What began as an investigation into a foul odor recently turned into something far worse for a Clifton company that makes kitchen countertops.
Complaints about a strong solvent smell prompted a visit by the New Jersey Department of Environmental Protection to Safas Corporation’s plant in Clifton. After officials looked around, they called the federal OSHA.
OSHA then followed its nose to find $135,000 worth of willful and serious violations. None had anything to do with the original stench.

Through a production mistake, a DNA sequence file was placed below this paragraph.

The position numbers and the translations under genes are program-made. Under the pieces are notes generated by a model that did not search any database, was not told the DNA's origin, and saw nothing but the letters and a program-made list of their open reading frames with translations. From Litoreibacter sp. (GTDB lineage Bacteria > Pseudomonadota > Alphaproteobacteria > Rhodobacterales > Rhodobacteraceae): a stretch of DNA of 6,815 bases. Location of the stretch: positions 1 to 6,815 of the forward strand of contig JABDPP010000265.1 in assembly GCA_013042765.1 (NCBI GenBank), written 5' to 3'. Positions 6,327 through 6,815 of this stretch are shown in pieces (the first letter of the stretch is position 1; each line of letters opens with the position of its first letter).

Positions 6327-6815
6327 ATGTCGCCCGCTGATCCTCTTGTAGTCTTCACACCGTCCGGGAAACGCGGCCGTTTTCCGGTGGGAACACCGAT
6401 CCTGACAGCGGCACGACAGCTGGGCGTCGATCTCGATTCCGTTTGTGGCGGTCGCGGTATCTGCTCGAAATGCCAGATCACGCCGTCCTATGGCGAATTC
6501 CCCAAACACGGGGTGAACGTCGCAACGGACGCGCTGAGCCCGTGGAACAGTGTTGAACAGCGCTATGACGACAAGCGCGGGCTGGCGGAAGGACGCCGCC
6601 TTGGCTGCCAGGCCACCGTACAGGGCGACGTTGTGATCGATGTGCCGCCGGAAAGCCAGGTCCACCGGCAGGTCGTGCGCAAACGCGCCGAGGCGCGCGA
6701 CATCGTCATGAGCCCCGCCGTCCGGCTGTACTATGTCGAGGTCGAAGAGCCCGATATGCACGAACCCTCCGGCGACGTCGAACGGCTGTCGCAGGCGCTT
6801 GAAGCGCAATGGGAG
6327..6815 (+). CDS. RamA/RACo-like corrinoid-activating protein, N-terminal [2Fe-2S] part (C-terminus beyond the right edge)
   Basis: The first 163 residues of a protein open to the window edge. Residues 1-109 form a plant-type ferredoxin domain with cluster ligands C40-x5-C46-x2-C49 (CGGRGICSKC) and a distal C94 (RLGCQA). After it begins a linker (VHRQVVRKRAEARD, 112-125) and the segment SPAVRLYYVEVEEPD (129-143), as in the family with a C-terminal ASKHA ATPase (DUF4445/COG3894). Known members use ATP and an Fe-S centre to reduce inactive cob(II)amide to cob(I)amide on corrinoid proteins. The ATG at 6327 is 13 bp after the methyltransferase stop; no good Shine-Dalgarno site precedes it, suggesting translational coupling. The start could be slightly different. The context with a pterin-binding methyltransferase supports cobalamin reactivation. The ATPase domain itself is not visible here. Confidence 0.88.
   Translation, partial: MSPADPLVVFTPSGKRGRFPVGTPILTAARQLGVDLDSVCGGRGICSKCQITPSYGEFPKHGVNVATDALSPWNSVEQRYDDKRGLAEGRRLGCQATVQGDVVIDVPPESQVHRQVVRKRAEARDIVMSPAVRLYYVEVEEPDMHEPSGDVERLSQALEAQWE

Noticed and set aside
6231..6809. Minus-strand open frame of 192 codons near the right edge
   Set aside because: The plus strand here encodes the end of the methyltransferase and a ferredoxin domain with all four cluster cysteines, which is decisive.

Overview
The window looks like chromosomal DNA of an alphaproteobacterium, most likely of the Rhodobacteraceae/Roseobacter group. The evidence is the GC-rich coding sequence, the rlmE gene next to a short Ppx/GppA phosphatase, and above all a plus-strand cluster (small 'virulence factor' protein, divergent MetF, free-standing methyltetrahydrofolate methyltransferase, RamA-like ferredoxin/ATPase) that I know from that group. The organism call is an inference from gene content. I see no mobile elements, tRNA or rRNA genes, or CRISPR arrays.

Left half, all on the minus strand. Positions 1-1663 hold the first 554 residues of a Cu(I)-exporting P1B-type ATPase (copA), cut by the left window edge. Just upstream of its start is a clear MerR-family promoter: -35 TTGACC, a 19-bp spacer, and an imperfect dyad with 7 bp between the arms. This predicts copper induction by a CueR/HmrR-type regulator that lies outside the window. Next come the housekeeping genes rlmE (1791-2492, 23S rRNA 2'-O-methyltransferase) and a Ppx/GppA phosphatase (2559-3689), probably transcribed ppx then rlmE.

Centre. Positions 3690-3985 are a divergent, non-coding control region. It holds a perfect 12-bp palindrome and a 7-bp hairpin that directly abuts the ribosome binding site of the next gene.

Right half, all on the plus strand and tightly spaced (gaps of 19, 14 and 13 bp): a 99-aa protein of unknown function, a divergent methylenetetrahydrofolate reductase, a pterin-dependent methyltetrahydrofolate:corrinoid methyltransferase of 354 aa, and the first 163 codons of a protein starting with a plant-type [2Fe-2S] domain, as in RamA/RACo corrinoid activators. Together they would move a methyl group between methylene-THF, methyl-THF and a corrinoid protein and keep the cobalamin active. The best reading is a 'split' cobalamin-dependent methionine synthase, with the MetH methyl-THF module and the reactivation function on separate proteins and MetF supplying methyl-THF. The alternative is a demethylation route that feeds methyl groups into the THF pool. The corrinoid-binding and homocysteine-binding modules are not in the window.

Willful violations involved inadequate forklift training and hearing protection—resulting in $84,000 in fines. Eighteen serious violations—for everything from faulty electrical equipment and unsecured propane tanks to blocked exits—added another $51,000 in fines.
Note: Employers should regularly check their workplace conditions against OSHA standards.
- How to Fire an Employee the Legal Way: 6 Termination Guidelines
- Calculate complaint-Filing timing in EEOC and PHRC discrimination case
- Don't be afraid to terminate if manager can't manage personal relationships
- Firing employees on FMLA leave: Occasionally legal, usually unwise
- Applicant can sue only if there's a true job opening